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The Dyadic Trust Scale: Toward Understanding Interpersonal Trust in Close Relationships
Robert E. Larzelere and Ted L. Huston
Journal of Marriage and Family
Vol. 42, No. 3 (Aug., 1980), pp. 595-604
Published by: National Council on Family Relations
Stable URL: http://www.jstor.org/stable/351903
Page Count: 10
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Interpersonal trust is an aspect of close relationships which has been virtually ignored in social scientific research despite its importance as perceived by intimate partners and several family theorists. This article describes the development, validation, and correlates of the Dyadic Trust Scale, a tool designed for such research. It is unidimensional, reliable, relatively free from response biases, and purposely designed to be consistent with conceptualizations of trust from various perspectives. Dyadic trust proved to be associated with love and with intimacy of self-disclosure, especially for longer married partners. It varied by level of commitment, being lowest for ex-partners and highest for those engaged and living together, for newlyweds, and for those married over 20 years. Partners reciprocated trust more than either love or depth of self-disclosure. Future research could fruitfully relate dyadic trust to such issues as personal growth in relationships, resolving interpersonal conflict, and developing close relationships subsequent to separation or divorce.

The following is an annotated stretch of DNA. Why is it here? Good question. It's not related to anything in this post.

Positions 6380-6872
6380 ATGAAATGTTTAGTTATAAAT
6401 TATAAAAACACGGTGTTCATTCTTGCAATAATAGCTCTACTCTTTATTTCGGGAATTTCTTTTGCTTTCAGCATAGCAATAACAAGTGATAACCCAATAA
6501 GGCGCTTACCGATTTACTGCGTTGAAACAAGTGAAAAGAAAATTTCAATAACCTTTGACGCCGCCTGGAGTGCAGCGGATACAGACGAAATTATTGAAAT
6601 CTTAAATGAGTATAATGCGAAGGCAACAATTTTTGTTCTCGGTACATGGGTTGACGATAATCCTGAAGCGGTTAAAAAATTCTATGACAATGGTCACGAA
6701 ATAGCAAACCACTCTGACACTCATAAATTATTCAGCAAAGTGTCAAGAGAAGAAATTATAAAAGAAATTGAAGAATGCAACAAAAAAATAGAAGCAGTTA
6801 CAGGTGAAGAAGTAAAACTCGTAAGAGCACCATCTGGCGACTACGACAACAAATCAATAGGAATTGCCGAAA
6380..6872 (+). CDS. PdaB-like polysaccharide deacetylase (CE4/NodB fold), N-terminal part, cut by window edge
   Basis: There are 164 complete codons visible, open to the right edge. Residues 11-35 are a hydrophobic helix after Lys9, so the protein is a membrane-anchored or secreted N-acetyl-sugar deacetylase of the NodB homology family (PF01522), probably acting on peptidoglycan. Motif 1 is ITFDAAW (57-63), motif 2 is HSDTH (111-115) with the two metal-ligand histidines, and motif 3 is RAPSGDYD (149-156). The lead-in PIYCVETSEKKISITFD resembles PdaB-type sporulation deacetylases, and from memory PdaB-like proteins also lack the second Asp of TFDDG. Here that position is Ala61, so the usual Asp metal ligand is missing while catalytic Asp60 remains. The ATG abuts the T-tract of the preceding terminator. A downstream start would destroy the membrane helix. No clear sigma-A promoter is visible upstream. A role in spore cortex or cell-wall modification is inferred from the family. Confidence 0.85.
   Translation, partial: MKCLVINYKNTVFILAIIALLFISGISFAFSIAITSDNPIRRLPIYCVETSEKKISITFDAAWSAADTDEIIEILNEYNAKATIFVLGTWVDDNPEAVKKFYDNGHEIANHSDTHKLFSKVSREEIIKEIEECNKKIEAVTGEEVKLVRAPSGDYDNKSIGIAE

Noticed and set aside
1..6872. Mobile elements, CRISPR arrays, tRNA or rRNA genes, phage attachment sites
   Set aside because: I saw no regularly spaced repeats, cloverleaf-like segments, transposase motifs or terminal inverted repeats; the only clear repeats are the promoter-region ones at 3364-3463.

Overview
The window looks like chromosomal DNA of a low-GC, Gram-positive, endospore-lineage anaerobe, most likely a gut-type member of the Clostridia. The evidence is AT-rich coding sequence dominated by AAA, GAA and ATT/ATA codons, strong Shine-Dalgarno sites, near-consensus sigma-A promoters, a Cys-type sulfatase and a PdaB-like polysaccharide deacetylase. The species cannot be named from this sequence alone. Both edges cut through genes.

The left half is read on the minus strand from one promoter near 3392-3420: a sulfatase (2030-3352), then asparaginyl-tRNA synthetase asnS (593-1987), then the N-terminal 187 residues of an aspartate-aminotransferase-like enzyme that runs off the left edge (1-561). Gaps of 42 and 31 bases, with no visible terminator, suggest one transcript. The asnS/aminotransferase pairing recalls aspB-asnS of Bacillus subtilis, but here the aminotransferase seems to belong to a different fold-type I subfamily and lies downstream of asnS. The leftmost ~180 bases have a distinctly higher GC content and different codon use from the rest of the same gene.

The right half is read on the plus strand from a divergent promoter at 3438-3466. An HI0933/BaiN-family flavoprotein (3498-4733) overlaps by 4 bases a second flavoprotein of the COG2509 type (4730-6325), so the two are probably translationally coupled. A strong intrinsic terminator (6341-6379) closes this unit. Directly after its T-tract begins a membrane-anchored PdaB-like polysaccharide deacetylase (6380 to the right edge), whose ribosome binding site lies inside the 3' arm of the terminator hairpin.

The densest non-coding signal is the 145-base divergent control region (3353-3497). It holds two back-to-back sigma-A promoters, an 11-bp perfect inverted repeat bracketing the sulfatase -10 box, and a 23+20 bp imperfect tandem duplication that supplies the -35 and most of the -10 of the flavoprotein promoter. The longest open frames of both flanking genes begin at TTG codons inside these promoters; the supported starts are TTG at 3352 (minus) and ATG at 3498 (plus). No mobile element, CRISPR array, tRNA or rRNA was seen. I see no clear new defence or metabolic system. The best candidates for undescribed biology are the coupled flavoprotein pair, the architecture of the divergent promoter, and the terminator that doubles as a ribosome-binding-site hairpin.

Journal of Marriage and Family © 1980 National Council on Family Relations